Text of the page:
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Rameshwar Deva Vs. District Magistrate, Saharanpur and anr. - Court Judgment

LegalCrystal Citation
SubjectCivil
CourtAllahabad High Court
Decided On
Case NumberCivil Misc. Writ No. 715 of 1957
Judge
Reported inAIR1960All399
ActsUttar Pradesh Municipalities Act, 1916 - Sections 144, 161, 164(2), 166, 167 and 168; Constitution of India - Article 226
AppellantRameshwar Deva
RespondentDistrict Magistrate, Saharanpur and anr.
Appellant AdvocateYudhistra, Adv.
Respondent AdvocateK.N. Sinha, Adv.
DispositionPetition allowed
Excerpt:
.....gazette, the legislature generally shows leniency to the assessees, not guilty of negligence or latches, by making a provision that in genuine cases the delay in the presentation of the appeal may be condoned if the appellate authority is satisfied that the appellant was not aware of the order of assessment and he did appeal within 30 days of the date of knowledge. consequently, the communication of the order of assessment in any form will be the starting point of limitation laid down in section 161. a copy of the order of assessment can be endorsed to the assessee soon after the assessment order i......dated 14-12-1956 of the district magistrate, saharanpur, respondent no. 1, and also the order of assessment dated 26-11-1955 made by the municipal board, hardwar, respondent no. 2,2. the petitioner is the trustee and manager of a religious and charitable institution known asavadhoot mandal ashram jwalapur, district saharanpur, which is managed and administered by a committee of trustees appointed in accordance with the trust deed. the ashram owns a block of buildings in jwalapur which comprise o a temple for worship, a dharamshala for residence of pilgrims and sadhus and quarters for the use and residence of permanent inmates of the ashram. jwalapur lies within the limits of the municipal board of hardwar.the buildings and assets of avadhoot mandal ashram were partitioned by a.....
Judgment:
ORDER

D.S. Mathur, J.

1. This is a petition under Article 226 and 227 of the Constitution of India by Rameshwar Deva for the issue of a writ, direction or order in the nature of certiorari to quash the order dated 14-12-1956 of the District Magistrate, Saharanpur, respondent No. 1, and also the order of assessment dated 26-11-1955 made by the Municipal Board, Hardwar, respondent No. 2,

2. The petitioner is the trustee and manager of a religious and charitable institution known asAvadhoot Mandal Ashram Jwalapur, district Saharanpur, which is managed and administered by a committee of trustees appointed in accordance with the trust deed. The Ashram owns a block of buildings in Jwalapur which comprise o a temple for worship, a Dharamshala for residence of pilgrims and Sadhus and quarters for the use and residence of permanent inmates of the Ashram. Jwalapur lies within the limits of the Municipal Board of Hardwar.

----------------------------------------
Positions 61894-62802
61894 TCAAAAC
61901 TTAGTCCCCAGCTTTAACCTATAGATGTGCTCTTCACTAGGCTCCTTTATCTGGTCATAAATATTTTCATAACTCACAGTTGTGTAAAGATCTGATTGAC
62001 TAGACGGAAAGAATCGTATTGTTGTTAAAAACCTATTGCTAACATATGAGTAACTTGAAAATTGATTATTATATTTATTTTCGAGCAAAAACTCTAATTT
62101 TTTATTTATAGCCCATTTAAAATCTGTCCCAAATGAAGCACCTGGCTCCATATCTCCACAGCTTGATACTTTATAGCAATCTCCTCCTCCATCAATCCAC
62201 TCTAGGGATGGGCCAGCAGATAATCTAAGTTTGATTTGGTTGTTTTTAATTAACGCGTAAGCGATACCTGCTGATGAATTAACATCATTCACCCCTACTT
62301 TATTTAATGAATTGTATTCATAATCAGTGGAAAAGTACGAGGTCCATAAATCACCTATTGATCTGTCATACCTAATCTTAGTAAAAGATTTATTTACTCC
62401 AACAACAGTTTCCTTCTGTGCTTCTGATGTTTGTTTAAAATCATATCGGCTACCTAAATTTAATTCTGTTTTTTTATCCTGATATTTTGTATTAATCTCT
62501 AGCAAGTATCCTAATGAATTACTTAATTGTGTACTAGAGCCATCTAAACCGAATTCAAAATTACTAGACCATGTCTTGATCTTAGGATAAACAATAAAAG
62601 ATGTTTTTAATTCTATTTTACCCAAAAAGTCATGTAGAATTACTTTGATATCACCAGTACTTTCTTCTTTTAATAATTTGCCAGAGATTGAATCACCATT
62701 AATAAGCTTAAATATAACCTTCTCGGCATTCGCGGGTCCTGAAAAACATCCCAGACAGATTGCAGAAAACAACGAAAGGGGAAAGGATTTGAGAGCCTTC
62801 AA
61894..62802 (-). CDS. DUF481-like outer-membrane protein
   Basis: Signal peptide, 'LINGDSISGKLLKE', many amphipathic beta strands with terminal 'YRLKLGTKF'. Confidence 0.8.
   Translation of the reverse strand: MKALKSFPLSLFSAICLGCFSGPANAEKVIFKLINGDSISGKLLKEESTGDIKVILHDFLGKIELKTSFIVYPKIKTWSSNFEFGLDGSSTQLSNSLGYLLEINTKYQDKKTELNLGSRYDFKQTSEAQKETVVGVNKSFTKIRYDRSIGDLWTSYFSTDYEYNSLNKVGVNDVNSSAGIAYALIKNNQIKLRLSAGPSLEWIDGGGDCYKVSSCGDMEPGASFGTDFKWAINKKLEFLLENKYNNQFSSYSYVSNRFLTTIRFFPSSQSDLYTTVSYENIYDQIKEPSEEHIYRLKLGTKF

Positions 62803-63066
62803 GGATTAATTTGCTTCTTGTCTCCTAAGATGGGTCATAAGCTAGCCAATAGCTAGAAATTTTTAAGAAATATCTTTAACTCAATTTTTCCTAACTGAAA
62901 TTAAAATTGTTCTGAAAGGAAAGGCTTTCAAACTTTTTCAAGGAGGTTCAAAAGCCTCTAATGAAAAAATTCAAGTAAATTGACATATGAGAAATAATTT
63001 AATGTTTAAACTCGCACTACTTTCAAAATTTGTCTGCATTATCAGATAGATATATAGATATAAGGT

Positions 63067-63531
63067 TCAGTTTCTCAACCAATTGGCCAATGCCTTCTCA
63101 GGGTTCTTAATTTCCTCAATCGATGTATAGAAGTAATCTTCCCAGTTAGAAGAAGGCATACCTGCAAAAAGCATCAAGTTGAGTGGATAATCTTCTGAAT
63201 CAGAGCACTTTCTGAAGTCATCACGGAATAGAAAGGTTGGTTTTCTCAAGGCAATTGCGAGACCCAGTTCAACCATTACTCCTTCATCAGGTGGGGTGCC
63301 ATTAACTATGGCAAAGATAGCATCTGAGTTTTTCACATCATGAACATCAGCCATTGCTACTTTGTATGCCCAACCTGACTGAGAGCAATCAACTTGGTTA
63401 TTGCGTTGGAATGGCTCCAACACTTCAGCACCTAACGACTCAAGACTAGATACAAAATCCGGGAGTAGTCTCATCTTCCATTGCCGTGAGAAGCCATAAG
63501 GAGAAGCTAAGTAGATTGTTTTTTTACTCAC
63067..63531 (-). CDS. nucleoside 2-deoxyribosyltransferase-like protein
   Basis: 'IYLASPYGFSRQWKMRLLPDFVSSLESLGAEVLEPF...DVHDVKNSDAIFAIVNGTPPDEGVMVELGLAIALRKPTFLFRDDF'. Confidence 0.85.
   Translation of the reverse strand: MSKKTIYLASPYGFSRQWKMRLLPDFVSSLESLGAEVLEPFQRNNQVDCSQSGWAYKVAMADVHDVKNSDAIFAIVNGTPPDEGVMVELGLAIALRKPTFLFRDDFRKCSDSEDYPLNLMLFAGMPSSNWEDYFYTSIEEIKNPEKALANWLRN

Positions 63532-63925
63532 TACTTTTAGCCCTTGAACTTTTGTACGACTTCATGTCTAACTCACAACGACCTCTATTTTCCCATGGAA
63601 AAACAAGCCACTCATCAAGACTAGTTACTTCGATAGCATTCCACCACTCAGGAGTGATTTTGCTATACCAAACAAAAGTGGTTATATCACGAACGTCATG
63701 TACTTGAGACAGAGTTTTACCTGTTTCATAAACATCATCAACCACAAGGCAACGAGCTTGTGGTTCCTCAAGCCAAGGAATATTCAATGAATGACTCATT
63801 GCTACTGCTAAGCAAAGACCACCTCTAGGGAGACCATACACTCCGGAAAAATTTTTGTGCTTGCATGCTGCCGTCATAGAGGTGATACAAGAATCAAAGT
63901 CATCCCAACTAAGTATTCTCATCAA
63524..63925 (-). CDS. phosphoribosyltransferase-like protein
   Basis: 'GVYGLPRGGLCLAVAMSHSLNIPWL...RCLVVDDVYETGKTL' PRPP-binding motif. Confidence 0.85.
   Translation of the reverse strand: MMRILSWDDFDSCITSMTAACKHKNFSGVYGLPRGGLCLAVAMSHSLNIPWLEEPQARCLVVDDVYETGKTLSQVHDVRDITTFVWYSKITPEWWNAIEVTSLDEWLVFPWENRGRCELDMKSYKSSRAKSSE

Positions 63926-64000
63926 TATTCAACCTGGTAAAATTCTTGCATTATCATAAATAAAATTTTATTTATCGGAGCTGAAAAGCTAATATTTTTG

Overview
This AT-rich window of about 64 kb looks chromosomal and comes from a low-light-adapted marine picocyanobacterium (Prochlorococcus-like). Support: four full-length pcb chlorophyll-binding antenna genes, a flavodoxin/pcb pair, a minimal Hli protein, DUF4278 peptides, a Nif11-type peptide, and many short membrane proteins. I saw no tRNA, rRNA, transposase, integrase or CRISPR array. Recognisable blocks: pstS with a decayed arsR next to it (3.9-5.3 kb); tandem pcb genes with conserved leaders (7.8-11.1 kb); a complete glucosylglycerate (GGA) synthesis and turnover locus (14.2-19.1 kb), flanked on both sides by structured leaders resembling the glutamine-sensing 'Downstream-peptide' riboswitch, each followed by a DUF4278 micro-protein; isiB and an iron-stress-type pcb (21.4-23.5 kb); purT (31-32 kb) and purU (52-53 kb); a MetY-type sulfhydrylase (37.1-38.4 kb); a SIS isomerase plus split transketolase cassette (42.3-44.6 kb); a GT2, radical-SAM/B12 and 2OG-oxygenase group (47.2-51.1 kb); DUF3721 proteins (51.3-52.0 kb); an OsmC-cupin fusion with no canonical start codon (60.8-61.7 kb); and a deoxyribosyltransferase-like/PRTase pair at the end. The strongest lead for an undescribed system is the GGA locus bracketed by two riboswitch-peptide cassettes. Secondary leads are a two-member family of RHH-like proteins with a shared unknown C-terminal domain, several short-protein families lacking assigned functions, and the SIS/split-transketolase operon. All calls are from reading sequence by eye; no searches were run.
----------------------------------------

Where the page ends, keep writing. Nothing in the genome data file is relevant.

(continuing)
The buildings and assets of Avadhoot Mandal Ashram were partitioned by a registered deed between the two sets of Sadhus on 5-11-1955 and one portion came under the management of the petitioner, and the other is being managed by Swami Ram Parkash. The two portions of the Ashram thus became independant and separate entities.

3. It appears that the Municipal Board, Hardwar, assessed the building under the management of the petitioner to water tax and the assessment list was duly authenticated under Section 144(1) of the U. P. Municipalities Act, 1916, and the list so authenticated was declared by public notice to be open for inspection as required under, Sub-section (2) thereof. The order of assessment was however, not communicated to the assessees individually.

3a. The petitioner's case is that on 17-4-1956, the Municipal Board, Hardwar, served on the petitioner a notice of demand, which under the provisions of the U. P. Municipalities Act can be treated as a bill, for payment of water tax for two years, that is, from April 1, 1954 to March 31, 1956. The notice disclosed that the Municipal Board had made the assessment under order dated 26-11-1955. The petitioner then deposited the water tax under protest and preferred an appeal before the District Magistrate of Saharanpur under Section 160 of the U. P. Municipalities Act within 30 days of the service of the above notice.